Afghanistan: getting through
05-06-1996 News Release 96/22
In late May, the ICRC was able to bring a relief convoy, the first since April 1994, down from the northern town of Mazar-i-Sharif to the war-torn capital city of Kabul. This involved driving five lorries loaded with 75 tonnes of vegetable oil (an essential cooking ingredient in Afghanistan as in most of Southern Asia) across the Hindu Kush mountains; the route included the notorious Salang Pass tunnel which, at close to three thousand metres above sea level, is one of the highest in the world. Apart from the fact that until then the Salang road had been closed by a particularly active front line, a 2.4 km stretch of the road was known to be mined. In a gesture of humanitarian concern both the Kabul authorities and the Jumbesh, the political militia based in the northern part of the country, agreed to let this section of the front be cleared of mines.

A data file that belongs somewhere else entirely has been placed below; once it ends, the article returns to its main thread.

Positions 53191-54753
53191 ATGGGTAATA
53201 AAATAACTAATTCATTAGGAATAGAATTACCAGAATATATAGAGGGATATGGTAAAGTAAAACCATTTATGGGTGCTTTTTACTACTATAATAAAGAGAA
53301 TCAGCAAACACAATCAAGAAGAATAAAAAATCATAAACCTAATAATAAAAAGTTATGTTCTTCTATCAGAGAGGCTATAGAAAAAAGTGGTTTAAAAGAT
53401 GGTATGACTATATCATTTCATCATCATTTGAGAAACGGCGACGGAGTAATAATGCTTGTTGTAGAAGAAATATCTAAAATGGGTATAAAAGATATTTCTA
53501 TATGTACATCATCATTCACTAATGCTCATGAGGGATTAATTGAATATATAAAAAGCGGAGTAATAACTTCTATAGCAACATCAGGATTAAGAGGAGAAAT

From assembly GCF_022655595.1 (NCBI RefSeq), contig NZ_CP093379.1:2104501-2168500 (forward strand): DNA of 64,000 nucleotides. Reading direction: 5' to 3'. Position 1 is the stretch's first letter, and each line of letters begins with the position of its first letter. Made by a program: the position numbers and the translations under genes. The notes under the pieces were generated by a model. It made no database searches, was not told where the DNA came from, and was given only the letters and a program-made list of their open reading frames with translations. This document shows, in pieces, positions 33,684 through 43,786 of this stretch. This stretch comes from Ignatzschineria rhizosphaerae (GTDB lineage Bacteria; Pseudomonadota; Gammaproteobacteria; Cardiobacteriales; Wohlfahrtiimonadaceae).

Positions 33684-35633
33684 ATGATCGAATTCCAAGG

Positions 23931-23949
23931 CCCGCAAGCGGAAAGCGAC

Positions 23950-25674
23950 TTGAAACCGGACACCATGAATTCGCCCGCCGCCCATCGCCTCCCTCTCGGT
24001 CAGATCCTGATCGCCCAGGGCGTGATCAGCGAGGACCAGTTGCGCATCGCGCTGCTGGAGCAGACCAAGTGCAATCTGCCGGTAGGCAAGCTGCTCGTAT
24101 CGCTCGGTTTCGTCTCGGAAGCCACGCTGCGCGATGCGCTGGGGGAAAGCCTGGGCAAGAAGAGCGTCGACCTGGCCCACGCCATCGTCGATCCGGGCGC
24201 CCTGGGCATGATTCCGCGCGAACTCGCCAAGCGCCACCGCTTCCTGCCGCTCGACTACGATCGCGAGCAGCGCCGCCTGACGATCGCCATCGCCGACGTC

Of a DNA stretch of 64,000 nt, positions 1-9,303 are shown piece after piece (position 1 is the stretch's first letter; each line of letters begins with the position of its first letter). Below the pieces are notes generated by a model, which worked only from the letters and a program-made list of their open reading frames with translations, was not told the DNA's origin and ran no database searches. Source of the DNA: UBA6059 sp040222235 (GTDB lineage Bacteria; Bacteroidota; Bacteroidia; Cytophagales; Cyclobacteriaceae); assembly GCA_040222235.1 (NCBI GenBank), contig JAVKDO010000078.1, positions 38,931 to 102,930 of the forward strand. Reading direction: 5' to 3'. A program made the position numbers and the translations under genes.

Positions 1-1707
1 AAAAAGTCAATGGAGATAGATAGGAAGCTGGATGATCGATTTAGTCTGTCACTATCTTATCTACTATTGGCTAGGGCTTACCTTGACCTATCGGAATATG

The mine-removal operation was carried out by Afghan specialists recruited and trained by the British-based Halo Trust organization. As an additional gesture of goodwill, both parties allowed 60 civilians to cross the front line in the wake of the convoy as it returned north laden with orthopaedic equipment to manufacture prostheses for landmine victims there.
Apart from seeing an additional overland lifeline opened up for the one million inhabitants of Kabul, the ICRC staff accompanying the convoy were surprised and encouraged by the spontaneous reaction from local people along the route. " People came up waving flags and cheering us on " , said Jean-Paul Jacquod, head of sub-delegation in Mazar-i-Sharif. " We really had the impression that more than a convoy had got through that time... we feel we saw the emergence of a renewed feel ing of hope. "